Democrats are resisting policy changes, including curbs on rules for banking and clean water, that Republicans are demanding as conditions of passing a $1.1 trillion spending measure to fund the government past Dec. 11.
Senate Majority Leader Harry Reid urged Republicans to drop “cliffhanger fights” over such policy provisions. He listed a series of proposals opposed by Democrats after party members discussed a draft spending plan at a private meeting. The plan was presented by Senate Appropriations Chair Barbara Mikulski of Maryland, who negotiated it.
“There’s no reason the government should shut down,” Reid told reporters today. He said Republicans were “going at some of the basics that we believe in and have become part of our makeup, that has been clean air, clean water.”
He said it may be necessary to pass a stopgap spending bill for a few days to avoid a federal shutdown after current funding ends Dec. 11.
Reid said Senate Democrats oppose language in the proposed measure that would roll back a provision of the 2010 Dodd-Frank financial law to allow more swaps trading at banks that have federal insurance.
Some Senate Democrats oppose the proposal, including Sherrod Brown of Ohio and Elizabeth Warren of Massachusetts. Warren called the change “reckless” in a statement today.
The House and Senate want to vote on the spending legislation this week before leaving Washington for the year. It would put off until early 2015 a fight over Republican efforts to defund President Barack Obama’s plan to ease deportation policies for undocumented immigrants.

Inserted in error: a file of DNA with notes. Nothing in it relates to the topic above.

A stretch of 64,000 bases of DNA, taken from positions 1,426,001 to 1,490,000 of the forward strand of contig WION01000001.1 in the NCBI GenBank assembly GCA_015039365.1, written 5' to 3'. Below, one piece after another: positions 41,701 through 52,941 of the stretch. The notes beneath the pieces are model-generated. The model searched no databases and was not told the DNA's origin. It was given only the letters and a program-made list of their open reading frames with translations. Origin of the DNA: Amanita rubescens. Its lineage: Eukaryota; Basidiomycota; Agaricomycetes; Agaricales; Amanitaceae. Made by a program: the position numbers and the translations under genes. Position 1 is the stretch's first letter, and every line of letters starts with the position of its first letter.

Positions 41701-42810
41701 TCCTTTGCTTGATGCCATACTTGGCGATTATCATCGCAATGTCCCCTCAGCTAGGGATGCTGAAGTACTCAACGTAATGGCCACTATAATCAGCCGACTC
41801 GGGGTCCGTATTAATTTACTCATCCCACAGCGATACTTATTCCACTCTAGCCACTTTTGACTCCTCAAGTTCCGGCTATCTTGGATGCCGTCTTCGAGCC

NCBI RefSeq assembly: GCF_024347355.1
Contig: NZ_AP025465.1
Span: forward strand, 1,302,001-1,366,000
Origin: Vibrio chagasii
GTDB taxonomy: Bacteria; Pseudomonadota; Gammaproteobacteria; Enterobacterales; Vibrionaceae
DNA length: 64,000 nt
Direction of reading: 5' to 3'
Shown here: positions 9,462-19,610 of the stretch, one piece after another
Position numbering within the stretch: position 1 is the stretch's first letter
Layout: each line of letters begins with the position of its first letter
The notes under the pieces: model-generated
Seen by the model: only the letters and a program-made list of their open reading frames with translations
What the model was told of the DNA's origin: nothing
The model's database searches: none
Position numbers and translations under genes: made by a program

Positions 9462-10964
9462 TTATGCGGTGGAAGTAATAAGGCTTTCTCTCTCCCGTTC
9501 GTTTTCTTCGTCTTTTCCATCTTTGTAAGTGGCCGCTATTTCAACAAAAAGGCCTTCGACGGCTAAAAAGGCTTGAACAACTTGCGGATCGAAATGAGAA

Senate Minority Leader Mitch McConnell, a Kentucky Republican, told reporters the Senate is “sort of waiting on the House” to send over the spending measure, though he didn’t discuss the bill’s contents.
Earlier today Minority Leader Nancy Pelosi said Congress is “on a good path” to a deal and that she is “very hopeful” that the bill will be completed and quickly passed.
Other provisions that may survive as part of the spending bill include a provision that allows exceptions to clean-water laws for agricultural refuse. Republicans also proposed cutting back safety rules intended to ensure that truck drivers get enough rest.
Another provision would block funding to enact rules that would tax and regulate marijuana in the District of Columbia. Reid of Nevada said that if the House includes that measure in the spending bill, “it’s going to be hard to take it out over here. But I oppose it.”
Even if the proposals remain in the House bill, Senate Democrats have been discussing ways to strip them out once the legislation lands in the Democratic-led chamber.
Democrats are considering the changes after fighting off several others. These include changes to District of Columbia gun laws and six other Dodd-Frank related policy changes, according to a Democratic aide who sought anonymity to discuss the talks.
While the spending bill would fund most of the U.S. government through September 2015, the Department of Homeland Security would be financed only through February, said a House aide who sought anonymity to discuss the private talks.
Republicans seek to use a funding debate over the agency responsible for immigration to defund Obama’s immigration policy, announced Nov. 20. Republicans will control the Senate and House of Representatives starting in January.
An agreement on the spending bill would be a victory for Republican leaders seeking to clear the agenda to advance other items next year.
Lawmakers overcame the biggest risk to the spending bill last week as House Speaker John Boehner rejected Tea Party Republicans’ insistence on using it to defund Obama’s immigration orders. Instead, on Dec. 4 Boehner let members vent with a symbolic vote disapproving of Obama’s immigration orders.
Democratic votes probably will be needed for House passage as the spending measure is opposed by some Republicans who wanted to force a confrontation on immigration this month.
© Copyright 2022 Bloomberg News. All rights reserved.